Of course, we saw Disney Dreams (this makes the 14th time), and we still loved it just as much as ever. This is a show for Disney fans of any age, featuring your favorite characters and songs from movies like the Little Mermaid, Lion King, and Beaty & the Beast. (HINT: DO NOT miss this show!!).
Our cruise also featured a showing of "The Emporers New Groove in the main theater (there were some showings in the regular theater too). I liked this movie much more than I thought I would, and it made me laugh out loud. But the projector kept breaking down, and there was never any annoucement on when (or even if) it would be fixed. One breakdown lasted over 15 minutes, and many people left in disgust.
You will also get a chance to win a free cruise on "Who Wants to be a Mouseketeer?" Contestants are chosen at random by seat numbers, and you answer Disney trivia questions. There are even lifelines, just like in the regular show. We didn't see anyone win the grand prize, but all the contestants left with some extra money applied to their shipboard accounts.
Overall, we though the 7-day cruise offered a nice mix of traditional cruise line entertainment and Disney-style stage shows. Many of the variety performers also gave other shows in the nightclubs, some geared to families and others to adults.
THE FOOD: We have seen three major revampings of the Disney Cruise Line menus, and at present the food is quite good. A major part of any cruise is the dining, and Disney does not dissapoint in this arena. I won't recap the menus, as they are available on my website at www.disneycruiser.com. But my favorite dishes in the regular dining rooms are the maple-glazed salmon in Animators Palate, the lobster at the Captains Gala, and the chocolate lava cake on Master Chefs night.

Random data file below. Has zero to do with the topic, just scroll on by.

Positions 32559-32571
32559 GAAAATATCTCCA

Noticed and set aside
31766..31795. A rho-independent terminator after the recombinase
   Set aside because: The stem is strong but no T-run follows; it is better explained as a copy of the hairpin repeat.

For those who aren't familiar with Disney, you will rotate into one of three different dining rooms each night, and you always have the same serving team. Our servers were attentive and couldn't do enough to please us. Since it was our 14th cruise, they even cooked up some special surprises. For lunch, you can eat anywhere among several options and anytime within the specific hours. We are our lunches at Lumiere's, which offers sitdown food. There is also a buffet or fast service outlets offering pizza, burgers, hot dogs, and tacos at lunchtime and throughout the day.
Another option is room service. We pre-ordered breakfast from them each day, which served a dual purpose. It was a wake-up call, and it also allowed us to enjoy the meal out on our verandah. There is a buffet or a sit-down breakfast for those who prefer it. (HINT: Pop is free at sitdown meals, but it costs extra at any other time. If you are a big soda drinker, purchase the refillable mug. Otherwise, coffee, tea, and water are available free 24 hours a day on deck 9).
You can also make reservations at Palo, the adults-only restaurant, for dinner, high tea, and/or champagne brunch. There is a nominal cover charge, but it's well worth it. (HINT: Don't miss the chocolate souffle for dessert!). Palo has its own galley, so the food is made to order, and it ranks right up there in quality with some of the best at Walt Disney World.